International docking standard

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docm

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The International Space Station Multilateral Coordination Board (MCB) has approved a docking system standard. The international standard will provide guidelines for a common interface to link future spacecraft ranging from crewed to autonomous vehicles and from low-Earth orbit to deep-space exploration missions. The interface definition document is available at: http://www.internationaldockingstandard.com

The MCB consists of senior representatives from NASA, the Russian Federal Space Agency; the Japanese Ministry of Education, Culture, Sports, Science and Technology assisted by the Japan Aerospace Exploration Agency; the European Space Agency; and the Canadian Space Agency. The MCB is the space station's senior level management board. It coordinates the orbiting laboratory's operations and activities among the partners.

"The goal was to identify the requirements to create a standard interface to enable two different spacecraft to dock in space during future missions and operations," said Bill Gerstenmaier, MCB chair and associate administrator for the Space Operations Mission Directorate at NASA Headquarters in Washington. "This standard will ease the development process for emerging international cooperative space missions and enable the possibility of international crew rescue missions."

This standardization effort will ensure interface commonality without dictating any particular design behind the standard interface. The document contains the information necessary to describe physical features and design loads of a standard docking interface.

The technical teams from the five space station partner agencies will continue to work on additional refinements and revisions to the initial standard.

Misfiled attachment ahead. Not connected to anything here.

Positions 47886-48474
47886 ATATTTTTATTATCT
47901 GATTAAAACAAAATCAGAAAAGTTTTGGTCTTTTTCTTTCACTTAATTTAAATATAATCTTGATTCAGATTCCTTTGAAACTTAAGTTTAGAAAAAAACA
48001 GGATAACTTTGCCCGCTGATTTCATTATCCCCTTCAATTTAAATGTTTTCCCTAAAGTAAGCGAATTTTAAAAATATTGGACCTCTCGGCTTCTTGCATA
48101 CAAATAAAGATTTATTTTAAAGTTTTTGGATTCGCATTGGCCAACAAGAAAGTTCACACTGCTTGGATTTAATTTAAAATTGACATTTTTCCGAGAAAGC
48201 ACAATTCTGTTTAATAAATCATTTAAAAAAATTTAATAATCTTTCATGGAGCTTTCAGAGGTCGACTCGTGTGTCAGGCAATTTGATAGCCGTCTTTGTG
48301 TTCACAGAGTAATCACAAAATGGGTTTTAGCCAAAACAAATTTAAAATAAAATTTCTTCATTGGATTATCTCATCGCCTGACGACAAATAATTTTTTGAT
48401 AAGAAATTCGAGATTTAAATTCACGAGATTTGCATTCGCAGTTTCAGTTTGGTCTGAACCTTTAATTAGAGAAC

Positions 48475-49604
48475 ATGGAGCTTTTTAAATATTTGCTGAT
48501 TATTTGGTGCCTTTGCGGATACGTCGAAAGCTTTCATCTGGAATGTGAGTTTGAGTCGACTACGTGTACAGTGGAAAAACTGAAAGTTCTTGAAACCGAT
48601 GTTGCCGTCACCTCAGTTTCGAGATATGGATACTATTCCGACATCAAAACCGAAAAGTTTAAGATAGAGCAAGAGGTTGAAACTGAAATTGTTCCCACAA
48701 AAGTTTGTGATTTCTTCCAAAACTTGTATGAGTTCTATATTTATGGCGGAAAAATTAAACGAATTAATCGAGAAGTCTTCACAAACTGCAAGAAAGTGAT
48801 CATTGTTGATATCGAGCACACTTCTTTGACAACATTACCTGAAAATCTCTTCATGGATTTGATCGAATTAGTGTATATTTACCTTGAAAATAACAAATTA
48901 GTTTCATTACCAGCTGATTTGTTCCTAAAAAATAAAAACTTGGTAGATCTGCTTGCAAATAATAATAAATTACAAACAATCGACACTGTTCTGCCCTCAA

The Multilateral Coordination Board released the document to allow non-partner agencies and commercial developers to review the new standard and provide feedback.
 
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EarthlingX

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www.spaceflightnow.com : Docking system agreement key to global space policy
BY STEPHEN CLARK

Posted: October 20, 2010

An agreement on a common docking interface for the International Space Station is pushing the program's partners closer to a global transportation policy, one that officials say is imperative for a collaborative exploration effort.
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"The goal was to identify the requirements to create a standard interface to enable two different spacecraft to dock in space during future missions and operations," said Bill Gerstenmaier, MCB chair and NASA's associate administrator for space operations. "This standard will ease the development process for emerging international cooperative space missions and enable the possibility of international crew rescue missions."

Aboard the space station, the International Docking System Standard would permit visiting spacecraft to use any available port on the complex.